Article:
Cervical Disc Herniation
Intervertebral discs are cartilaginous shock absorbers between each of the bony vertebrae throughout the spine. These discs allow our spinal column to move. The outside of the disc is composed of a tough, fibrous layer called the annulus fibrosis. The center is made of a gelatinous substance called the nucleus pulposus. Our discs are made of cartilage, and cartilage, in turn, is composed of approximately 80% water by weight. As we age, this water content decreases. This loss of water content is accompanied by a loss of disc height as well as a loss of flexibility and strength. The outer annulus fibrosus may develop a small tear through which the inner material protrudes.
A disc herniation occurs when a part of the gelatinous nucleus pulposus protrudes through the border of the outer fibrous layer of the disc into the spinal canal, thereby creating pressure on the spinal cord and/or nerves. Most often, disc herniations in the neck can cause pressure on a specific nerve leading to pain, numbness, tingling and/or weakness radiating into the arm (cervical radulopathy). The most common nerve roots affected are C5, C6, and C7, which correlate with specific patterns of pain, numbness, and weakness in the arm (i.e. C5 supplies the deltoid, C6 supplies the wrist extensor, and C7 supplies the triceps). Occasionally, a disc herniation will compress the spinal cord itself causing more subtle, but more concerning, symptoms of loss of manual dexterity, unsteadiness with walking, arm weakness, and bladder dysfunction (cervical myelopathy).
A cervical disc herniation is typically diagnosed by taking a thorough patient history and physical examination. This can usually determine the specific nerves which are affected. X-rays of the cervical spine may show some evidence of disc degeneration and arthritis. An MRI scan is the study of choice for visualizing the soft tissue structures of the spine including the cervical discs, spinal cord, and nerves. It is important to understand that most asymptomatic individuals over the age of 30 will have degenerative changes on an MRI. More often than not, these degenerative changes are age appropriate and clinically irrelevant.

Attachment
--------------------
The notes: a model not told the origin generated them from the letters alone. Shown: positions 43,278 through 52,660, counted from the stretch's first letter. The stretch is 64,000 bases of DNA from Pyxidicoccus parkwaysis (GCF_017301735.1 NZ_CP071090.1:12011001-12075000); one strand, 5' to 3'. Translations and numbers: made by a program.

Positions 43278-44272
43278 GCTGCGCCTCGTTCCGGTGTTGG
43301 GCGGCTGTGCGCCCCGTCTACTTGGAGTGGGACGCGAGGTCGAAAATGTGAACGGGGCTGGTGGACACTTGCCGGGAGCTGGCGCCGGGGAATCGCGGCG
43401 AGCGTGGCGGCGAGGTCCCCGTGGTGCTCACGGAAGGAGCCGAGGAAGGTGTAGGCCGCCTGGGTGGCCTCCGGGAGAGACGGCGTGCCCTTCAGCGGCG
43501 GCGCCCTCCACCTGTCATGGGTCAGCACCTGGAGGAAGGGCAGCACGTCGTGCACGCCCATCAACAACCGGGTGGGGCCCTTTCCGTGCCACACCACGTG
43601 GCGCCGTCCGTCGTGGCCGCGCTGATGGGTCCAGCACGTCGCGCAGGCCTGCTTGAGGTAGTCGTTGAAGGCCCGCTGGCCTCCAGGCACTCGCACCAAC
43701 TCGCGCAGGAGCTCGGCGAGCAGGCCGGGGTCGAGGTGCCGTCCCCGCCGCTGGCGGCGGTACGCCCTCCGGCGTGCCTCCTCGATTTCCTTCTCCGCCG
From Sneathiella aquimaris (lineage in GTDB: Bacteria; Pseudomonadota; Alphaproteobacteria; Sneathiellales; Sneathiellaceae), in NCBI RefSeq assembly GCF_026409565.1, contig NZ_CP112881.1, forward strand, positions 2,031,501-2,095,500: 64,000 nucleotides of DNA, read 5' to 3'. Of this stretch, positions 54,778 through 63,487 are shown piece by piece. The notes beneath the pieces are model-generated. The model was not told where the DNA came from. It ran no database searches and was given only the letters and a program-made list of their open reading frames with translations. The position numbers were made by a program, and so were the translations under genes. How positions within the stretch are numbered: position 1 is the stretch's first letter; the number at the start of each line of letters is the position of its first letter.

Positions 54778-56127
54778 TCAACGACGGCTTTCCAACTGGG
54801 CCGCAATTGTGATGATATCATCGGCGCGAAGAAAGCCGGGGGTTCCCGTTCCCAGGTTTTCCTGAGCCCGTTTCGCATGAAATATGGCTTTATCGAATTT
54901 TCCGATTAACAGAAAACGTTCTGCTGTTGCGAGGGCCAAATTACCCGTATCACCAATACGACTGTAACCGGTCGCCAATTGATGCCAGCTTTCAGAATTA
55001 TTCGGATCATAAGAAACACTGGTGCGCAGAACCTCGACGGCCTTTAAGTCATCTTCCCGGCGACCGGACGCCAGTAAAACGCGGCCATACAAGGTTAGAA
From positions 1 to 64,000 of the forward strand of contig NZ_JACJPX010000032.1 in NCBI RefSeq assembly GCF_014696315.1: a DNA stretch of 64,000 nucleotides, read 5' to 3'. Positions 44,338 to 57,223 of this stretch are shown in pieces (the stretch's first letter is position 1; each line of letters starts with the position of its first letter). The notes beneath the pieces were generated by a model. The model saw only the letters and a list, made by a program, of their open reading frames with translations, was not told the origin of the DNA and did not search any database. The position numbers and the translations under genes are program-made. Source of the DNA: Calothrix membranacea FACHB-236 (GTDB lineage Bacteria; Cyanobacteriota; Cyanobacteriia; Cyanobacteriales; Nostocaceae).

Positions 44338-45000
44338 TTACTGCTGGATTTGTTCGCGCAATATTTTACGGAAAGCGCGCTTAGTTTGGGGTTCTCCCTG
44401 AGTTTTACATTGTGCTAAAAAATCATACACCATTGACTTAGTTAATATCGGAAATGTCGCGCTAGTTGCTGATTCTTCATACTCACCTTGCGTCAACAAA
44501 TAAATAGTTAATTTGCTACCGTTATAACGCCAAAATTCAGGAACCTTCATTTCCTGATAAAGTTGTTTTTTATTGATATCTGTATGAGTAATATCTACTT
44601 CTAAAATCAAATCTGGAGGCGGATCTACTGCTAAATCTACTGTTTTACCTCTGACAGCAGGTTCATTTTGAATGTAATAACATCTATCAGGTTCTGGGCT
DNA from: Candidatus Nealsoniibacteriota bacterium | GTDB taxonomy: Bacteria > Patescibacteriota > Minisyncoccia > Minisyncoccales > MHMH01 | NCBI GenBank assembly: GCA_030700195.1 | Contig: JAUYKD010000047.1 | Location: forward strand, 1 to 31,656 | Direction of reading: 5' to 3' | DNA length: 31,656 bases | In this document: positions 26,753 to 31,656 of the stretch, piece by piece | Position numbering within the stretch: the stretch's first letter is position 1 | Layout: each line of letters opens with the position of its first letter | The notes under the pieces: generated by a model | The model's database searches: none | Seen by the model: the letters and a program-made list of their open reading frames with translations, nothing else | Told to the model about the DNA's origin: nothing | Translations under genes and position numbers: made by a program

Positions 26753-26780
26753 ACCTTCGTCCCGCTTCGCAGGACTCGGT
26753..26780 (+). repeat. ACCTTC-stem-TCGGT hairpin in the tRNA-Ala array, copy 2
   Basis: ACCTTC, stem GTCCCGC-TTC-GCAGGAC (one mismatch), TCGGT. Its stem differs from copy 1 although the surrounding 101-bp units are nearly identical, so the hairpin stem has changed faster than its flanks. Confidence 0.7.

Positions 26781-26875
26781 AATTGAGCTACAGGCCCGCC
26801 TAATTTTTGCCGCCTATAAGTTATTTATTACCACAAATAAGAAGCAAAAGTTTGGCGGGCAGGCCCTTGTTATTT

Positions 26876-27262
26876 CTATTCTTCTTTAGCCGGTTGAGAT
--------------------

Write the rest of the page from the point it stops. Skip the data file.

How do we treat a cervical disc herniation?
Conservative treatment of disc herniation is usually effective 85% of the time. Rest, time and over-the-counter pain relievers may be all that is needed. The addition of muscle relaxers, anti-inflammatory medications and oral steroids including Prednisone may be used as additional treatment. The return to physical activity should be slow and controlled so that symptoms do not recur. Physical Therapy may also be prescribed. If conservative treatment fails, epidural steroid injections may lessen nerve irritation and may allow better participation in physical therapy. These steroid injections may be administered on an outpatient basis and may be repeated up to 3 times over 6 to 12 months. In the 15% of patients for whom conservative treatments are not effective and/or for patients who have progressive neurologic deficits, then surgery may be required.
What does surgery for a cervical disc herniation involve?
While surgery is usually the last option, it is important to understand that cervical radiculopathy typically responds well to a variety of surgical treatments with a greater than 90% success rate. Once all non-surgical treatment options have been exhausted, it may be time to consider surgery. Your surgeon will make a decision about whether to approach the disc from the front (anteriorly) or back (posteriorly) of the spine. Options may include a posterior cervical foraminotomy, anterior cervical disc excision, and fusion, or anterior cervical artificial disc replacement. The procedure is determined by the location and extent of cervical pathology. The surgery is typically performed under general anesthesia and patients are discharged either the same day of surgery or after a single overnight hospital stay. At Connecticut Neck and Back Specialists, minimally invasive techniques are used to limit the size of the surgical incision and to minimize the manipulation and disruption of surrounding healthy muscle tissue. When surgery is performed on an outpatient basis, we usually attempt to allow our patients to return to work within 2 to 6 weeks. When cervical decompression is performed, the nerve that was compressed by the disc herniation is completely freed from all surrounding compression. The rate and extent of nerve recovery are dependent on many factors including the severity of compression, the duration of the compression, the age of the patient, and associated medical conditions including the existence of underlying diabetes, significant smoking history, or a history of significant alcohol consumption.